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Massachusetts Age-Friendly Non-Profit Combats Isolation in Times of Physical Distancing

Written by Chloe-Rose Crouch, AARP Massachusetts Outreach Intern

The AARP Massachusetts Livable Communities Initiative encourages age-friendly growth in eight ‘Domains of Livability’-- housing, transportation, social participation, access to information, outdoor spaces, health services, inclusion, and civic participation—so communities become great places to live for people of all ages.

What does this initiative look like at a community level? Little Brothers-Friends of the Elderly is a national network of volunteer-based organizations whose mission is to end loneliness and social isolation for people over seventy, particularly for elderly individuals living at or below the poverty line.

Since March 2020, The Boston branch of Little Brothers-Friends of the Elderly has distributed 100 tablets to seniors in affordable housing communities. Using these tablets, they host virtual, intergenerational activities that connect Boston’s aging population with university students.

The virtual events are part of the organization’s CitySites program, which encourages social participation, one of the eight Domains of Livability, in a way that is safe and accessible in times of physical distancing. The program also works to combat isolation, one of three topics of interest in the Boston-specific Age-Friendly Action Plan.

The program focuses on engaging seniors living in affordable elderly housing, and it recruits volunteers through clubs and organizations at local universities. “These are assets Boston has,” says Cynthia Wilkerson, Program Director, Little Brothers-Friends of the Elderly. “We’ve got density of senior housing and density of college-aged students.” Thus, CitySites capitalizes on Boston’s resources in order to engage vulnerable elder adults.

“Intergenerational activities are a place where people can really be seen,” says Wilkerson. “Younger people find older, trusted adults, and older people find creativity and enthusiasm in younger adults. It’s a mutually beneficial connection.”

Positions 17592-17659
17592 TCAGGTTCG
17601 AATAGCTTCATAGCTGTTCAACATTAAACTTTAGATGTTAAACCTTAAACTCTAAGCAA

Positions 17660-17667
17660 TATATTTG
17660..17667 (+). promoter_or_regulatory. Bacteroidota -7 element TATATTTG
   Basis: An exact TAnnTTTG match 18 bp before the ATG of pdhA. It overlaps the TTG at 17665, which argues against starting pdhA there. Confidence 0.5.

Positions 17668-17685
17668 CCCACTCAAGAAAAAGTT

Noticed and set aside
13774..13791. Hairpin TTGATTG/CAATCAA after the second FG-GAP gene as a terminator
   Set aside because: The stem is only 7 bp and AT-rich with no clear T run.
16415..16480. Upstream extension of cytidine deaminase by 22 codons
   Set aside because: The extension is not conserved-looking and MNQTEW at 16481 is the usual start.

With the costs of tablets and data covered by Boston’s Age Strong Commission, beneficiaries can join language classes, Zoom and Google Suite trainings, poetry workshops, and story-telling seminars free of charge. Weekly Bingo on Monday afternoons is especially popular, according to Wilkerson.  

Engaging so many individuals virtually wasn’t easy at first. “For some of the folks who received tablets, it’s the first time they’ve been online,” says Wilkerson. There were also logistical issues with delivering tablets due to physical distancing measures.

However, the organization’s ability to adapt to the challenging situation greatly benefited those involved in the program.  “Everyone is feeling the impact of isolation,” says Alex, a volunteer with Little Brothers, “so getting to talk to people and build connections is a rewarding part of this experience.”

Whether online or in-person, Little Brothers-Friends of the Elderly will keep creating spaces for intergenerational communication, where people of all ages can come together and help make Boston a livable community for people of all ages.

“Intergenerational activities can be transformational,” says Wilkerson, “they give everyone a chance to bring their unique assets to the be heard, and to be their true selves. We strive to cultivate spaces for those real, genuine connections to happen.”

To learn more about AARP’s Livable Communities Initiative, click here.

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